HomeGroupsTalkZeitgeist
This site uses cookies to deliver our services, improve performance, for analytics, and (if not signed in) for advertising. By using LibraryThing you acknowledge that you have read and understand our Terms of Service and Privacy Policy. Your use of the site and services is subject to these policies and terms.
Hide this

Results from Google Books

Click on a thumbnail to go to Google Books.

A Scream in Soho by John G. Brandon
Loading...

A Scream in Soho (1940)

by John G. Brandon

Other authors: See the other authors section.

MembersReviewsPopularityAverage ratingMentions
705171,029 (3)8

None.

None
Loading...

Sign up for LibraryThing to find out whether you'll like this book.

No current Talk conversations about this book.

» See also 8 mentions

Showing 5 of 5
This book was sent to me by Poisoned Pen Press via NetGalley. Thank you.

The British Library Crime Classics is a wonderful series which reprints novels from the Golden Age of detective fiction. Most of the authors are long out of print now, even though in their heyday many of them were considered in the same class as Christie, Allingham, or Sayers. So the reader has a very good chance of finding a forgotten treasure. On the other hand, some novels can only be considered curiosities and reflections of the readership taste of the period. A Scream in Soho falls into the latter category.

The setting is 1940 Soho during the blackout. Our detective Inspector McCarthy hears a scream as he is preparing for bed and immediately throws a coat over his pajamas and runs out to Soho Square He and the constable on duty cannot find a body but McCarthy, who keeps slipping in and out of an Irish brogue, smells a distinctive perfume by a doorway splattered with blood. No body, but the scent lingers in the air. In fact, the perfume is so powerful that it clings to the clothes of a man who has contact with the body, can be sniffed on a mutilated corpse on Golders Green, and is still around the body hours later when it is brought into the morgue. Oh, and the aroma lingers in a office and enables the detective to identify the victim as the person who rented the space. And herein lies the problem with the book. Too many incidents are just too preposterous.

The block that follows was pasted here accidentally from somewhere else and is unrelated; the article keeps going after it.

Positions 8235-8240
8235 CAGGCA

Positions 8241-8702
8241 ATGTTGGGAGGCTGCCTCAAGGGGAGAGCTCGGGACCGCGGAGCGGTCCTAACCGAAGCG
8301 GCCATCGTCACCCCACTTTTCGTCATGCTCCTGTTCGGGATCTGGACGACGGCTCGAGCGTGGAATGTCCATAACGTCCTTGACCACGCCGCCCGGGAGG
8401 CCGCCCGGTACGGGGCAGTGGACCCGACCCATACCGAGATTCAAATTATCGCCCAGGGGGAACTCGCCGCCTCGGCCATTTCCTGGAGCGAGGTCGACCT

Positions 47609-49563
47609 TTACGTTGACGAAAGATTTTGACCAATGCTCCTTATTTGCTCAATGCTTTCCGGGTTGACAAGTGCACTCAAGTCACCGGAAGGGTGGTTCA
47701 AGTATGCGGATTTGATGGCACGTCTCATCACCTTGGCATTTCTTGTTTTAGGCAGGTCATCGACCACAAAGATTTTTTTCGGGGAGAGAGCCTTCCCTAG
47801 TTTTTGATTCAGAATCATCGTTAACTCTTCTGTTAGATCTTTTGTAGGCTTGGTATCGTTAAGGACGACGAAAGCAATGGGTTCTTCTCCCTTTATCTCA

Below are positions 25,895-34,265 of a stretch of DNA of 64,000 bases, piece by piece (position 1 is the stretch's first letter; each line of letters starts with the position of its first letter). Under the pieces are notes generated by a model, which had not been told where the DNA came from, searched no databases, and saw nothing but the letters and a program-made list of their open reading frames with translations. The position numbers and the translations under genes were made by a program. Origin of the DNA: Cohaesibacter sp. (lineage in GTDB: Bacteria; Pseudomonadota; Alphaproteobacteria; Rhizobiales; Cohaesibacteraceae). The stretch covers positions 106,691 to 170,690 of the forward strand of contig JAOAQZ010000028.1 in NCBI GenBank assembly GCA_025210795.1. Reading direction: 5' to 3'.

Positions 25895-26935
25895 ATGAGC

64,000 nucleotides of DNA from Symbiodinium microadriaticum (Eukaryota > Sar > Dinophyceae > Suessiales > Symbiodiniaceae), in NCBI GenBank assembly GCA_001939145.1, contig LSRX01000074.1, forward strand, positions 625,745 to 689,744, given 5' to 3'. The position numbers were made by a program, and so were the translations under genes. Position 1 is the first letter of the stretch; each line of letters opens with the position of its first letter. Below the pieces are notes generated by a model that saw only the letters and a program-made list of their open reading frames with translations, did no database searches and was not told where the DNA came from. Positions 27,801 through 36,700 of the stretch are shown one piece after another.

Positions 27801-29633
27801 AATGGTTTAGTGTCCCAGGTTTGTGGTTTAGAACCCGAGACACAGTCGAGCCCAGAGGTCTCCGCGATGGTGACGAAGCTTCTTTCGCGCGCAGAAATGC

If McCarthy sounds like Danny-Boy, every Italian sounds like Chico Marx. The villain cannot hide his Teutonic accent, although his grammar is perfect. The racial stereotypes are cringe-worthy to a 21st century reader. Although I cannot remember if a Jewish character actually appears in the story, I was brought out of the narrative by a description of unflattering Fagen-like features and the shady business dealings of the tribe. Add to that the silly plot and I was glad to finally finish this short novel which seemed much longer that it was.

The book isn’t really worthy of reprinting, except as an example of the type of escapist stories people were reading to help them get through the real blackouts. (It helps to cast this as a Marx Brothers movie. Grocho as the detective, Chico as every Italian character, and Harpo as the cross-dressing corpse.) ( )
  Liz1564 | Jun 7, 2016 |
Some of the prejudices in this book are laughable - the idea that only degenerate Germans would dress up as women, the stereotypical Italians and Jews. I suspect it was written as war propaganda, given the stolen secrets plot. Writing style is very difficult to read, not one of the best in this series. ( )
  mlfhlibrarian | Jul 3, 2015 |
A couple of chapters into this book, I myself was screaming -- in disbelief at how horrible some of the writing was. Brandon never met an adverb he didn't like, even going so far as to make up some of his own, and he never misses an opportunity to insert a dialogue tag (she explained eyerollingly). That worthy author also likes to employ elegant variation in describing his characters -- so, for example, Police Constable Jones will enter the scene and then "that stalwart officer" will ask the DI a question excitedly. Sometimes this elegant variation is not at ALL elegant, especially when the third-person narration starts describing members of various ethnic groups. The portrayal of Italians in particular is cringe-worthy in this book, all gangsters and people with "Eet's-a me, Mario" accents.